Warehouse management involves the physical storage and movement of products in the supply chain. This includes inventory management within a location, the handling of outbound and inbound shipments, quality management considerations such as incoming inspection, issuing components to production orders and handling output in a manufacturing environment, and handling transfer orders between locations in a multisite environment.
Various terms (such as inventory management or distribution management) are used to refer to these activities, and responsibility for these activities may be assigned to one or several functional areas. For simplicity s sake, further explanations use the terms warehouse management function and warehouse personnel, and several synonyms for a location ”such as warehouse, plant, and site ”will be used interchangeably.
The requirements for coordinating and reporting warehouse management activities vary from company to company, and between sites within a company. For example, a smaller firm often has simpler requirements and warehouse personnel can handle put-away requirements in their head. Other firms have larger warehouse facilities with more complex requirements for putting away and picking material, and warehouse personnel need explicit instructions on what to do. This argues for a contingency approach for modeling and managing warehouse management activities. This chapter explains three levels of functionality for managing warehouse activities: basic, intermediate, and advanced.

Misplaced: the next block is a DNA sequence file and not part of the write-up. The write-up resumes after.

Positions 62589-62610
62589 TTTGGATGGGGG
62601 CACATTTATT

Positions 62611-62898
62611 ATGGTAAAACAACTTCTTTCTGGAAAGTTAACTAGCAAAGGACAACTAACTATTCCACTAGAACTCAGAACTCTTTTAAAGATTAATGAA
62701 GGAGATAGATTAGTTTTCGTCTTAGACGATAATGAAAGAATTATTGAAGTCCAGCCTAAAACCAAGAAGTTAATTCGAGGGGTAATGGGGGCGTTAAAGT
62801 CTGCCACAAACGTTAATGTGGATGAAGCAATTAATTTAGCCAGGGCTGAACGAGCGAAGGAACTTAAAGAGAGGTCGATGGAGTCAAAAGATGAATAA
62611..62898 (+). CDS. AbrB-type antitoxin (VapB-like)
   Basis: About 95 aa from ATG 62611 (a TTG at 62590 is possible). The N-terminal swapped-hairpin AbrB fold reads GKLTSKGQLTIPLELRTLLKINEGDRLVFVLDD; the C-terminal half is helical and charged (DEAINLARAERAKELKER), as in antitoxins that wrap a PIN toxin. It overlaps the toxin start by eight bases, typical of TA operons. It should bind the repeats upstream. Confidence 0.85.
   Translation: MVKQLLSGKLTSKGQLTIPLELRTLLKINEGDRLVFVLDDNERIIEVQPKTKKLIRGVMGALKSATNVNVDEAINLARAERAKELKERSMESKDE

The starting point for explaining the basic level of warehouse management functionality involves the definition of inventory locations and the approach to inventory transactions. Explanations for each additional level of functionality involve revisiting the warehouse management policies for a location and the impact on inventory transactions.